Yosemite National Park is one of the only national parks to host a golf course within its boundaries. For the public record, I own the sixth hole. Not own as in, I hit a hole-in-one there and now both the sixth hole and I are famous. I don’t golf. But I think of it as mine just the same. That’s because each year during Wawona Elementary School’s Golf Tournament and Fundraiser, it’s the place I sit waiting to witness someone else make a hole-in-one. If they do (and so far no one has), they instantly win a car. And while it would be thrilling to see someone win both the hole and the car, it’s not the reason I sign up for sixth-hole duty each year. Nope. My reasons have to do with its quiet and beauty and the sheer audacious resilience of the place.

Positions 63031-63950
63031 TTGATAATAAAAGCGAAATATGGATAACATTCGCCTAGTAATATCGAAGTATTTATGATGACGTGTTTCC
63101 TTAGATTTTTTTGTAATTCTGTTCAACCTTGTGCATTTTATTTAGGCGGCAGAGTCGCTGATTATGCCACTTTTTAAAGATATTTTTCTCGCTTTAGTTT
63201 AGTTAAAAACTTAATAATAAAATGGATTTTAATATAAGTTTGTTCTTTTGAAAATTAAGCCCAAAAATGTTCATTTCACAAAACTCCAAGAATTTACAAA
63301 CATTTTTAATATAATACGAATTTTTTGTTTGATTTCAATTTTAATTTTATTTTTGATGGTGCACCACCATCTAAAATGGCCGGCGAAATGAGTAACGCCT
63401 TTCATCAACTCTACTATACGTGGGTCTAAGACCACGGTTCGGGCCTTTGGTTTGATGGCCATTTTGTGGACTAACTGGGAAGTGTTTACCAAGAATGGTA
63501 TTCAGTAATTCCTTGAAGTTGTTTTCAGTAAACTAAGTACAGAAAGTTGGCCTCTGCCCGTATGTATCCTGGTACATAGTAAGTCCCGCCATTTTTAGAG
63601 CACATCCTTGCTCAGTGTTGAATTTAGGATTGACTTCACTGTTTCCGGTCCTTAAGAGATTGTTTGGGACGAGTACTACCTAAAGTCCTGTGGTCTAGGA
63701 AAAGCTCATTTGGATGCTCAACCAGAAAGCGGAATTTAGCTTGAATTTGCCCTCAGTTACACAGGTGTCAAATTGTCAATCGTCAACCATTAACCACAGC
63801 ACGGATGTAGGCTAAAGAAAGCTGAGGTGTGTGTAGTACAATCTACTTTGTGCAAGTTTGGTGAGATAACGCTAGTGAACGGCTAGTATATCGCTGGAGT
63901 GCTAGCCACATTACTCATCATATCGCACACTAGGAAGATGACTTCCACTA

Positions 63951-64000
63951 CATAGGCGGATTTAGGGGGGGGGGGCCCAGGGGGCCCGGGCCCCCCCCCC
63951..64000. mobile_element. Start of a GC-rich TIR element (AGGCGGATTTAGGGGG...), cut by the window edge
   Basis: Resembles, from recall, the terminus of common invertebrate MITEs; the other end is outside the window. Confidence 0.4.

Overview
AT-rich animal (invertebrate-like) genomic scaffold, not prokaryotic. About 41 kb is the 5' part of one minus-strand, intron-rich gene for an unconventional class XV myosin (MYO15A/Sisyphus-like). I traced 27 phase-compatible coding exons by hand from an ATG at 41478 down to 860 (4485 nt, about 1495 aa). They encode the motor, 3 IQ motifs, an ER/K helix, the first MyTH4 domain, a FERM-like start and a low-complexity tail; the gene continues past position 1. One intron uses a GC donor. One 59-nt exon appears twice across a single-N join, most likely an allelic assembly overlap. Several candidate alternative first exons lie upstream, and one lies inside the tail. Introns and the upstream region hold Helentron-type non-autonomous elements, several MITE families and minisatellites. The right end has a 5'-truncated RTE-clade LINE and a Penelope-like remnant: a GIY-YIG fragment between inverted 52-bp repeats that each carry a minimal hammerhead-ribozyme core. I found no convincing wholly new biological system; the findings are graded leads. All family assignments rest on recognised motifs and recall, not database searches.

Originally designed in 1917 for the Washburn brothers (the original owners of the Wawona Hotel), the Wawona Golf Course became part of Yosemite National Park when the Wawona Hotel and its surroundings were deeded to the federal government in 1932. More interested in wilderness than golf courses, the federal government found they couldn’t get rid of the course (it was there before they took ownership), but they could let it die of benign neglect. Which is exactly what they set out to do until a man named Kim Porter showed up in 1980. He became obsessed with restoring the nine-hole golf course to its former glory — no mean feat when it’s inside a national park.